approximate them to a desire to civilizing to be like Europe and North America.
They are not, and are best interpreted as reactive responses to inescapable but
tolerable irritants that are perceived as unfair and ephemeral. The clear evidence
the field would gain from accepting is: despite so much suffering in the Majority
World against the promissory and progressive stance of scientific positivism and
the allure of modernizing developmentalism (Nsamenang, 2005c), most non-
Western cultural communities, like the Mayan Ixil people have jealously preserved
their culture and its values (Tzay, 1998, p. 18).
The dualism of contemporary childhood contexts come alive, to cite only two
sources, in Images of Childhood (Hwang, Lamb and Sigel, 1996) and the Bernard
van Leer Foundation Following Footsteps studies in countries as widely spread as
J amaica and Kenya, Ireland, the USA, Botswana, Colombia, Trinidad and
Honduras (Cohen, 2003:7). The evidence from these and other sources abridges
into the point that most ECCE programs are narrowly focused on distinct aspects
of early childhood, failing to attend to the wider context of program delivery that
impacts development. This is because in the overwhelming majority of cases the
emphasis is on marketing and delivery of the programme (Callaghan, 1998) rather
than on meeting the needs of real children and their families in the contexts of their
daily lives. It is not difficult to discern the hesitation, which stands against the
evidence, to voice the failure of the capturing narrative to understand diversity
and differentness in order to address the ECCE needs of Majority World children.
The confusion and tension this engenders remains largely unattended, as the
ECCE field instead jilts and estranges most children from the meaningfulness of
their cultural life into aspiring for an elusive modernity in Eurocentric ECCE.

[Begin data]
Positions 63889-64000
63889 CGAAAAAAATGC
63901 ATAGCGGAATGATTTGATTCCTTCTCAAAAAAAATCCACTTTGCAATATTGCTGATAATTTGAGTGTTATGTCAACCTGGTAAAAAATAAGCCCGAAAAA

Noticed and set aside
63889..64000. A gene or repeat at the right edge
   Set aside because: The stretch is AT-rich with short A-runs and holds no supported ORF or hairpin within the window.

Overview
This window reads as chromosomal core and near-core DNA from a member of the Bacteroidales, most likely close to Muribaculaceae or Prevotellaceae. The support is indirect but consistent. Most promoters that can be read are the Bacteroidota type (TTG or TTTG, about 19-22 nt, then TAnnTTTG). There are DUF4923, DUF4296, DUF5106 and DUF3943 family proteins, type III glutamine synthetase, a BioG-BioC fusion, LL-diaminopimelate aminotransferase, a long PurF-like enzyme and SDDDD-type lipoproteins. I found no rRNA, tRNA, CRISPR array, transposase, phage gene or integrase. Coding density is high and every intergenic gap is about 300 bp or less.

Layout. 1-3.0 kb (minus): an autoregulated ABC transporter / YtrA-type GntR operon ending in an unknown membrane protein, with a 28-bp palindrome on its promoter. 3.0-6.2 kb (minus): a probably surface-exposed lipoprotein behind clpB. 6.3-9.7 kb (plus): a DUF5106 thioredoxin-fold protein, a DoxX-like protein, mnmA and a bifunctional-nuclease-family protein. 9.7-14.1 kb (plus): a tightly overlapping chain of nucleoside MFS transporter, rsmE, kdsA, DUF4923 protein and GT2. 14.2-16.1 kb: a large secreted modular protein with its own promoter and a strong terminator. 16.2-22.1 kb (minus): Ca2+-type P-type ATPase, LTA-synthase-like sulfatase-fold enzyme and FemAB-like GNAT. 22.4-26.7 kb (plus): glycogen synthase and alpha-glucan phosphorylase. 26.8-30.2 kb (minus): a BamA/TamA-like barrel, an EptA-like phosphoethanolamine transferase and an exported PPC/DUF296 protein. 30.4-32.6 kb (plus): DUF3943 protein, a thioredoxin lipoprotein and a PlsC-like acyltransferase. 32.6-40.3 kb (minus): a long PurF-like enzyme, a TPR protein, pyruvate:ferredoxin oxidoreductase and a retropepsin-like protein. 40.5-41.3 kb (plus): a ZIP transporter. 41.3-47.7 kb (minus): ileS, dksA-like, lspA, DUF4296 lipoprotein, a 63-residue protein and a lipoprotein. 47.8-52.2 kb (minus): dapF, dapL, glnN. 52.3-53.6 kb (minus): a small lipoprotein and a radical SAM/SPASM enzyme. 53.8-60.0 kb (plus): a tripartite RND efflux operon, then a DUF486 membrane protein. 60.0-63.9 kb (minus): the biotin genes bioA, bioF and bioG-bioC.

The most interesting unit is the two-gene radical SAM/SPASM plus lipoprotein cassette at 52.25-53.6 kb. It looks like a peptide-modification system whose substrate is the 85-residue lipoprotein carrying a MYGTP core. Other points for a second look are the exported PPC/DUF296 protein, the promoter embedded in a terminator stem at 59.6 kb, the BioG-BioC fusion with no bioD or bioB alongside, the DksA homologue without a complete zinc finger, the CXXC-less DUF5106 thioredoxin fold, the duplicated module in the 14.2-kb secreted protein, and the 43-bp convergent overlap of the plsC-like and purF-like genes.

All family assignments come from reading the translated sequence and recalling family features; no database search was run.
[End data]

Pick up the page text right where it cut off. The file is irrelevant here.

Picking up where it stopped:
To summarize, the fail has failed to contemplate and theorize the complexity of
contemporary childhood conditions in Majority World interventions. This implies
that the ECCE field in these parts of the world is only partially and belligerently
being tackled. Although its restive cultural dualism perceptibly exists for edifying
and empowering scholarship, innovative theorizing and creative methodologies,
Majority World contexts and ECCE realities continue to be marginalized.

Issues of ECCE Policy Development and Quality of Best Practices
Broadly perceived, the story of ECCE services stretches into the history of
every cultures inclusive fitness considerations to prepare its next generation. A
narrower perspective begins with Western Infant Schools in the 1820s and
accentuates internationally with the UN adoption of the Convention of the Rights of
the Child on November 20, 1989 (Pence, 2004). The narrower version has
become the dominant narrative, which now frustrates drawing strength and
wisdom from the fountain of rich and timeless traditions of ECCE cultures in the
Majority World.
Of course, a lopsided history such this, which is as constricted as it engenders
exclusion, carries far reaching policy implications. First, core ECCE issues remain
largely unspoken. Discourse on ECCE quality, for instance, typically posits Anglo-
American values as a frame of reference to which all other cultural groups should
aspire, instead of perceiving quality in terms of a holistic development of children
and their learning competencies in familiar contexts in which they understand
themselves and make sense of the universe.
Second, when ECCE discourse maintains informed silence over how
interventions are portrayed as neutral, this depicts Majority World livelihoods and
conditions as inimical to appropriate development. For one example, the list of
inappropriate practices resembles practices that are culturally preferred among
various peoples outside the United States, whereas the appropriate list describes
the practices preferred by contemporary upper-middle-class Americans (LeVine,